Armagh, Northern Ireland

Armagh is located in the southern part of Northern Ireland. Armagh is not a large town. The current population stands at just over 14,500 residents.

The town of Armagh has a history dating back to ancient Celtic times. At one time, Armagh was the center of the ancient Celtic religion. In fact, the name Armagh is derived from the name of a Celtic goddess.

In the 5th century, Ireland was converted to the Christian religion through the efforts of St. Patrick and his associates. St. Patrick set up a major church and monastery in Armagh.Craigavon lakes, Armagh, Northern Ireland at sunset

During the Middle Ages, the town was frequently raided by the Vikings. Also during this time, Armagh developed as an important educational center for the clergy and other scholars.

One artifact from this time period is the Book of Armagh. This manuscript is written in Old Irish, and it contains numerous stories about St. Patrick and the early Irish church. It is now part of the collection at Trinity College in the Republic of Ireland.

In the modern era, Armagh saw disputes between Catholics and Protestants. This period known as “The Troubles” saw the death of several Armagh residents.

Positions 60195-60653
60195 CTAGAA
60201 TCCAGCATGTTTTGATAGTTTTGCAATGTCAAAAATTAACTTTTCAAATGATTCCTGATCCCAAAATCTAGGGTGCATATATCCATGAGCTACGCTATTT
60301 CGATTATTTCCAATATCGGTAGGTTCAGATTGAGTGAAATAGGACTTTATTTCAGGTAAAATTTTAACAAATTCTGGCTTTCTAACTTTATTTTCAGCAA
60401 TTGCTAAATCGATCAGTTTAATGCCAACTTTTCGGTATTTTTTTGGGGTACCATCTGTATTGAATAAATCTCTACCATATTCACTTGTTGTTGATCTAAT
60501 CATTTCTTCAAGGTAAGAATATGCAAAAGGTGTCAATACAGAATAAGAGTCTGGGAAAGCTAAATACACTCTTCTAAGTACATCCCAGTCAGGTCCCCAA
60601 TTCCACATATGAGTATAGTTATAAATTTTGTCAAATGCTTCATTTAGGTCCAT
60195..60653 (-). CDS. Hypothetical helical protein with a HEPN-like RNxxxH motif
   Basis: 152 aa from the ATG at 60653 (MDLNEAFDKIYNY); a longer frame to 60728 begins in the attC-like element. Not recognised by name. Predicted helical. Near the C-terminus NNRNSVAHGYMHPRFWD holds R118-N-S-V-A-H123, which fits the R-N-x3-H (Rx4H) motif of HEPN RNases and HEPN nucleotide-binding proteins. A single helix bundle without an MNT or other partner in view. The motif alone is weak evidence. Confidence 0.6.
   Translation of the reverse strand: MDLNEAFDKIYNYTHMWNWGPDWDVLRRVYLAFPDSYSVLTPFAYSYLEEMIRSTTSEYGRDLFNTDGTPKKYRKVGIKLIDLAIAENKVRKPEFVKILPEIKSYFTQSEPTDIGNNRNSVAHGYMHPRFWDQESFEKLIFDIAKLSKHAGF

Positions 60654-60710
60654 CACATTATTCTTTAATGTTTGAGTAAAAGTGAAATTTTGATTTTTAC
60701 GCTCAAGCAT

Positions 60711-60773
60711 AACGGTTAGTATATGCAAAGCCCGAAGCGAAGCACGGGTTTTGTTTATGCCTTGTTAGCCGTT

Today, Armagh is noted for having two beautiful cathedrals in the city that are both named in honor of St. Patrick. One of the cathedrals is a Catholic cathedral that was built in the late 1800s. The other cathedral is operated by the Church of Ireland and was built in the 5th century. This cathedral is also the seat of the Archbishop of Armagh who is the leader of the Church of Ireland in both Northern Ireland and the Republic of Ireland.

Many of the buildings in Armagh are noteworthy representatives of Georgian design. Those visiting the city will want to see the library building, the old prison and the merchant house.

An interesting place to visit with the entire family is the Armagh Astronomy Centre and Planetarium. Visitors here can see several programs about the universe and space exploration.

Also of interest is the Navan Centre and Fort. This area is a recreation of an ancient Irish fort. The lives and rituals of the ancient Celtic people are on display.

Visitors to Armagh should keep in mind that the weather here can be rainy, just like in the rest of Ireland. Summers are warm but not hot. Winters are not excessively cold.